GameChangers 2018: Venezuelan Migration a New Gold Mine for Organized Crime

Turbulence reigned in 2018, but there was one constant: the flow of Venezuelans fleeing their country. The unceasing migration has left thousands of people homeless, penniless and ripe for exploitation by organized crime groups.

The boom in the forced migration of Venezuelans has lasted for more than two years. The Office of the United Nations High Commissioner for Refugees (UNHCR) and the International Organization for Migration (IOM) estimate that approximately three million people have left the country during that time. Most migrants go to Colombia and Brazil, Venezuela’s closest neighbors. Others go to Peru, Chile, Ecuador, Argentina, Panama, Mexico and the islands of Curaçao, Aruba, and Trinidad and Tobago.

Among this massive and uncontrolled exodus, innumerable criminal economies and illicit businesses have emerged. The situation has turned the migrants into a commodity. And a rapidly spreading criminal industry is feeding on them with significant potential to replicate the perilous coyote experience between Central America, Mexico, and the United States.

The Hungry and the Enslaved

Poverty, hunger and limited access to health services and medicine have been the engine driving the mass migration of Venezuelans, and it is only accelerating. In 2017, 87 percent of the Venezuelan population was living in poverty, according to the National Survey of Living Conditions of the Venezuelan Population (Encuesta Nacional de Condiciones de Vida de la Población Venezolana – ENCOVI), making it easier for criminal organizations to exploit them.

Most notably, Venezuelans often become victims of modern slavery and its various incarnations, such as sexual and labor exploitation. In 2018, Venezuelan non-governmental organization Paz Activa reported that there had been 198,800 victims of human trafficking as of 2017 in its publication Human Trafficking, Forced Labor and Slavery (Trata de Personas, Trabajo Forzoso y Esclavitud). Paz Activa has further warned that the figure could reach 600,000 in 2019.

The United States singled out Venezuela as a country that is not making any effort to combat human trafficking and to protect victims. Meanwhile, Colombian authorities say that human trafficking has increased along with Venezuelan migration.

This year, dozens of human trafficking, sexual exploitation and forced labor networks that specifically target Venezuelan migrants have been dismantled from ColombiaPeruPanama, and Mexico, to the Dominican Republic and numerous countries in Europe.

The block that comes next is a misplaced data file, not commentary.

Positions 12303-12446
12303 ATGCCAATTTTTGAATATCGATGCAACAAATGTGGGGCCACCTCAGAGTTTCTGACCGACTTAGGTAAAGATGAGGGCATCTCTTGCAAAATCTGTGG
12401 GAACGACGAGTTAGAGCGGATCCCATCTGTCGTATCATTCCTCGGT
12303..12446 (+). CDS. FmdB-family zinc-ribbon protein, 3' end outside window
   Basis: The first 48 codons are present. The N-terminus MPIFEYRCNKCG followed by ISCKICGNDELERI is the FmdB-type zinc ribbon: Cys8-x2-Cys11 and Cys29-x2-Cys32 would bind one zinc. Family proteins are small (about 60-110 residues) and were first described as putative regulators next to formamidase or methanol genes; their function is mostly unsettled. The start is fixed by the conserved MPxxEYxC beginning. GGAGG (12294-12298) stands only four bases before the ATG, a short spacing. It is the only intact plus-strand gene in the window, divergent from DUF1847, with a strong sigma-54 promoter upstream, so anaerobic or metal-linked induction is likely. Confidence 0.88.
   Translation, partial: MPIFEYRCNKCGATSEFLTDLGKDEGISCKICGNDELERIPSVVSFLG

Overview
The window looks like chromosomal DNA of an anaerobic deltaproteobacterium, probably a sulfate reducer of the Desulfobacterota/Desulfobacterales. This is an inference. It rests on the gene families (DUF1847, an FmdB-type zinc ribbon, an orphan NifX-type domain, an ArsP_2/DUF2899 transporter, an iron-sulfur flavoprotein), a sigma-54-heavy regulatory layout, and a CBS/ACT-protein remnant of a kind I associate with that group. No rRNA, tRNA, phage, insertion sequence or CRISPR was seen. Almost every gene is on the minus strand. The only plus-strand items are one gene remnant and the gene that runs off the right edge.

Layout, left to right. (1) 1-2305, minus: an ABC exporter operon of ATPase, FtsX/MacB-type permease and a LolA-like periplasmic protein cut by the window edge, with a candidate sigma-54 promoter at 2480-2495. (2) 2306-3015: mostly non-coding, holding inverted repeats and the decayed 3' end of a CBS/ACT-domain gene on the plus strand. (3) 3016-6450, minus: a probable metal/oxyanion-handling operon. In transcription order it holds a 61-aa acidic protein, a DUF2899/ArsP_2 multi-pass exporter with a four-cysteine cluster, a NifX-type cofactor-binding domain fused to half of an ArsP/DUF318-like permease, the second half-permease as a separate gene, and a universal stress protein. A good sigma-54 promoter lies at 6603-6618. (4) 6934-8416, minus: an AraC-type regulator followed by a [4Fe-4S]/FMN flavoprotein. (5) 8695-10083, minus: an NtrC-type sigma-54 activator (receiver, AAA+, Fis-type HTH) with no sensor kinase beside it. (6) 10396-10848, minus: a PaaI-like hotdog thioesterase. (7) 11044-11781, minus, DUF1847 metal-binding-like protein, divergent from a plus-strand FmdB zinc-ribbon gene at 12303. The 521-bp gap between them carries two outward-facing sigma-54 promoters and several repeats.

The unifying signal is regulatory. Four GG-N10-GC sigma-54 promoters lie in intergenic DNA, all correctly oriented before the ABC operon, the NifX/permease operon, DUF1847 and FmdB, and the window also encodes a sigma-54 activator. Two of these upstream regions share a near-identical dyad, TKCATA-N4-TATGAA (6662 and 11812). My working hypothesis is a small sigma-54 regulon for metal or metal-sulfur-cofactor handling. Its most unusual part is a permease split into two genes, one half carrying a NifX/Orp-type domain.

Informal and Criminal Economies

Cúcuta is the principal corridor along the expansive border Colombia and Venezuela share. Some 40,000 Venezuelans pass through the city each day. Waves of people lug suitcases and balance packages on their shoulders as they flow into a prolific informal economy. Here, everything from cellular phones to “canaimitas” (laptops the Venezuelan government distributes to its schools) to even hair can be bought or sold.

The market for hair is particularly vibrant. As soon as they set foot on Colombian soil, Venezuelans can sell their locks for up to 100,000 Colombian pesos, which is approximately $30. In Venezuela, this amount equates to five months’ worth of minimum-wage income. The hair is used to make natural extensions that are then sold online for up to $200.

This passageway is just the first step in what is fast becoming a major corridor of migration-based organized crime. InSight Crime sources stated that a prostitution structure operates at that very point in the border, luring young women and children from the moment they arrive at the Colombian side of the Simón Bolívar bridge. They are temporarily housed in tractor-trailers, then transported to different departments throughout Colombia. Some even make it to Panama.

While it could not be confirmed through fieldwork, various regions of Colombia are notorious for having a large presence of sex workers who come from Venezuela. Cases of the sexual exploitation of Venezuelan children have also been reported in tourism enclaves like Cartagena and Santa Marta.

Borders Closed, Criminal Floodgates Open

The situation that has grown up around the Venezuelan migration has begun to significantly impact the greater region. In 2018, Latin American governments held at least two summits specifically to find a solution to the problem. The crisis is also one more on a growing list of issues tied to the already complicated migration situation affecting Central America, Mexico, and the United States.

Despite the meetings and other efforts, leaders from across the continent seem to have no effective means of tackling this crisis. Instead, the immediate reaction from many of them has been to close their countries’ borders in an attempt to squelch the growing migratory flows.

US President Donald Trump is one of the strongest advocates for that option, having proposed numerous strategies to essentially shut down the border between the United States and Mexico. Others in the region seem keen to follow his example or use it as cover for their own callous policies.

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Written by Ronna Rísquez and Josefina Salomón